Two new temporary art projects will appear on West Wisconsin Avenue this summer, as part of the 'Creational Trails project.
On Tuesday evening, twelve artists took to the podium in Milwaukee's magnificent city hall to pitch designs to help bring “culturally diverse” life to a 10 block stretch of West Wisconsin Avenue. Former Milwaukee Mayor John Norquist was one of seven jurors who ultimately settled on a wood and steel structure and patterns created out of bungee cords.
Paul Bestul came up with “Moire Pavilion” as he researched Milwaukee’s pre-city phase. Juneautown and Kilbourntown fiercely fought to remain independent. The geometry of their grids inspired Bestul’s undulating design meant to be walked through or serve as a gathering spot. Bestul says the structure stands just below the streetlights that will illuminate the pavilion at night.
Milwaukee Institute of Art & Design senior Ayla Boyle described her apprehension when she first moved to the huge city from rural upper Michigan. She used the downtown network of elevated walkways from one building to the next to become acquainted. Her winning design “Catching the Dreams of a Hopeful Future” utilizes nylon bungee cords – red yellow and blue – tethered to sides of buildings to create patterns. Boyle says the first handmade gift her mother gave her – a dreamcatcher – inspired her work.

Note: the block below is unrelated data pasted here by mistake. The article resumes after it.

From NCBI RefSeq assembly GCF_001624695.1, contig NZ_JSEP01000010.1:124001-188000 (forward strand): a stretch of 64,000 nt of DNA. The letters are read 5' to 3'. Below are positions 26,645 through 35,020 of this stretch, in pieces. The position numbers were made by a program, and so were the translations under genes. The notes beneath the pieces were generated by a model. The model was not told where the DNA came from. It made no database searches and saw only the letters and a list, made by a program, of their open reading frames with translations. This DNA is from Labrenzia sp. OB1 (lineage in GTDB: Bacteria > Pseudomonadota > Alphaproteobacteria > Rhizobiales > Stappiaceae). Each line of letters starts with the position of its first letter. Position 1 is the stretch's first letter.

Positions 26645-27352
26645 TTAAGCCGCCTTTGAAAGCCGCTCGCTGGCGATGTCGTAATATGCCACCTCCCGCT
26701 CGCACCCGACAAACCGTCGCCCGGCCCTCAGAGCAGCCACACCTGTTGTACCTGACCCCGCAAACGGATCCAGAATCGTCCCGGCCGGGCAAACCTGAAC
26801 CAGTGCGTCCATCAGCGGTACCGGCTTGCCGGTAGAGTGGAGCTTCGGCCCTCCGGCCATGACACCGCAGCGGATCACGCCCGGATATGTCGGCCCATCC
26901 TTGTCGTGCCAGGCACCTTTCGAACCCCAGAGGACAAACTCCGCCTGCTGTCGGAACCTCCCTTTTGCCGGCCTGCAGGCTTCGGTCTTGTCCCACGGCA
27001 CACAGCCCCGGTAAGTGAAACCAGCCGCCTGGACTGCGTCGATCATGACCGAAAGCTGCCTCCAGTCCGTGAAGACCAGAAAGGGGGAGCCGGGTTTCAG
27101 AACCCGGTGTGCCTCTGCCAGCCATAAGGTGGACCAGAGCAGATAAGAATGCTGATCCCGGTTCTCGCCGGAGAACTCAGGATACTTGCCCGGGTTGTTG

The twelve finalists were handpicked from 167 artists, who conjured up creations , including established local artist Reginald Baylor. He envisioned a giant plinko game with a freshwater fish tank feel.
'Creational Trails coordinator - ART Milwaukee - plans to unveil the two creations in June 2014.
The Greater Milwaukee Committee’s Innovation in Milwaukee initiative is coming to life thanks to a grant from a national consortium called ArtPlace America. 'Creational Trails has also provided funding for projects along a former rail corridor – called ARTery – that connects the Harambee and Riverwest neighborhoods.